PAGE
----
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more-itertools 4.1.0

More routines for operating on iterables, beyond itertools

Package Documentation

Python’s itertools library is a gem - you can compose elegant solutions for a variety of problems with the functions it provides. In more-itertools we collect additional building blocks, recipes, and routines for working with Python iterables.

Getting started

To get started, install the library with pip:

pip install more-itertools

The recipes from the itertools docs are included in the top-level package:

>>> from more_itertools import flatten
>>> iterable = [(0, 1), (2, 3)]
>>> list(flatten(iterable))
[0, 1, 2, 3]

Several new recipes are available as well:

>>> from more_itertools import chunked
>>> iterable = [0, 1, 2, 3, 4, 5, 6, 7, 8]
>>> list(chunked(iterable, 3))
[[0, 1, 2], [3, 4, 5], [6, 7, 8]]

>>> from more_itertools import spy
>>> iterable = (x * x for x in range(1, 6))
>>> head, iterable = spy(iterable, n=3)
>>> list(head)
[1, 4, 9]
>>> list(iterable)
[1, 4, 9, 16, 25]

For the full listing of functions, see the API documentation.


more-itertools is maintained by @erikrose and @bbayles, with help from many others. If you have a problem or suggestion, please file a bug or pull request in this repository. Thanks for contributing!

Version History


  • New itertools:
    • split_at (thanks to michael-celani)
    • circular_shifts (thanks to hiqua)
    • make_decorator - see the blog post Yo, I heard you like decorators for a tour (thanks to pylang)
    • always_reversible (thanks to michael-celani)
    • nth_combination (from the Python 3.7 docs)
  • Improvements to existing itertools:
    • seekable now has an elements method to return cached items.
    • The performance tradeoffs between roundrobin and interleave_longest are now documented (thanks michael-celani, pylang, and MSeifert04)


  • No code changes - this release fixes how the docs display on PyPI.


  • New itertools:
    • consecutive_groups (Based on the example in the Python 2.4 docs)
    • seekable (If you’re looking for how to “reset” an iterator, you’re in luck!)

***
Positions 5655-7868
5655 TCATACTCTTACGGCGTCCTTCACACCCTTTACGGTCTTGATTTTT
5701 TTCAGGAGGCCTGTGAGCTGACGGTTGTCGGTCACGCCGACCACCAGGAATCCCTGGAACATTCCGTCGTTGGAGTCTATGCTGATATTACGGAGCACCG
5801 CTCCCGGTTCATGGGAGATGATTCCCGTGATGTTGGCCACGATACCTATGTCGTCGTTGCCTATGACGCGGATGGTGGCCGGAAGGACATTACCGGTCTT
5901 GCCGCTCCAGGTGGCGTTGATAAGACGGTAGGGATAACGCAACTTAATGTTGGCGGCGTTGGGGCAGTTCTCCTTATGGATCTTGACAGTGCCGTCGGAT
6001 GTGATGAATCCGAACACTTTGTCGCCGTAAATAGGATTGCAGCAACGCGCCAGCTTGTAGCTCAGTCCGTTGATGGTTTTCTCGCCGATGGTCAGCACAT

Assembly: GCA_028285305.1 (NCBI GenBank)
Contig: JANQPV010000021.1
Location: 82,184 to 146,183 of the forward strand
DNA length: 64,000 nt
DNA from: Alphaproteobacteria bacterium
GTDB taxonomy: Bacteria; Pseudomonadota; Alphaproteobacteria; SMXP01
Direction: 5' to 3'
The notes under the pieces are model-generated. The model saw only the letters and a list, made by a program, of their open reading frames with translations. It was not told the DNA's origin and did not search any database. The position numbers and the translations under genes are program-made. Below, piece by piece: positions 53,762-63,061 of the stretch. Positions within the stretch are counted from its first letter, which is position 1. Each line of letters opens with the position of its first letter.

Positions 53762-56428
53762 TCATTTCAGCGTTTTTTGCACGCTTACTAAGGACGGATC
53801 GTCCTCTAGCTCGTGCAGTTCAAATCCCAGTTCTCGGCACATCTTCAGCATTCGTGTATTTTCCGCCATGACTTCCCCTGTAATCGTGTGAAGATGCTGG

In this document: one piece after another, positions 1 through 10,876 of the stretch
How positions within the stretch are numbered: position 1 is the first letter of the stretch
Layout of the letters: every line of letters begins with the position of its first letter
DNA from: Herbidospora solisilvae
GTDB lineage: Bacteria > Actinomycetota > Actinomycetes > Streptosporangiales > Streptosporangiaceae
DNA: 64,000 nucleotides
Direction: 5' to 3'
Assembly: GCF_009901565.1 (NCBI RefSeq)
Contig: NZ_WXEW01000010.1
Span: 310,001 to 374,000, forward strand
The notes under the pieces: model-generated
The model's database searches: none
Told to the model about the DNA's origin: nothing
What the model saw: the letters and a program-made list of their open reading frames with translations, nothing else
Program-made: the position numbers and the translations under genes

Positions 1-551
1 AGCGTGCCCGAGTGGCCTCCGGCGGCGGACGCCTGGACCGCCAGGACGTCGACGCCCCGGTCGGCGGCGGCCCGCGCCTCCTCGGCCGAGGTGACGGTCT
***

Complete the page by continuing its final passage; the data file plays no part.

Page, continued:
• exactly_n (thanks to michael-celani)
    • run_length.encode and run_length.decode
    • difference
  • Improvements to existing itertools:
    • The number of items between filler elements in intersperse can now be specified (thanks to pylang)
    • distinct_permutations and peekable got some minor adjustments (thanks to MSeifert04)
    • always_iterable now returns an iterator object. It also now allows different types to be considered iterable (thanks to jaraco)
    • bucket can now limit the keys it stores in memory
    • one now allows for custom exceptions (thanks to kalekundert)
  • Other changes:
    • A few typos were fixed (thanks to EdwardBetts)
    • All tests can now be run with python test

The major version update is due to the change in the return value of always_iterable. It now always returns iterator objects:

>>> from more_itertools import always_iterable
# Non-iterable objects are wrapped with iter(tuple(obj))
>>> always_iterable(12345)
<tuple_iterator object at 0x7fb24c9488d0>
>>> list(always_iterable(12345))
# Iterable objects are wrapped with iter()
>>> always_iterable([1, 2, 3, 4, 5])
<list_iterator object at 0x7fb24c948c50>


  • New itertools:
    • lstrip, rstrip, and strip (thanks to MSeifert04 and pylang)
    • islice_extended
  • Improvements to existing itertools:
    • Some bugs with slicing peekable-wrapped iterables were fixed


  • New itertools:
    • numeric_range (Thanks to BebeSparkelSparkel and MSeifert04)
    • count_cycle (Thanks to BebeSparkelSparkel)
    • locate (Thanks to pylang and MSeifert04)
  • Improvements to existing itertools:
    • A few itertools are now slightly faster due to some function optimizations. (Thanks to MSeifert04)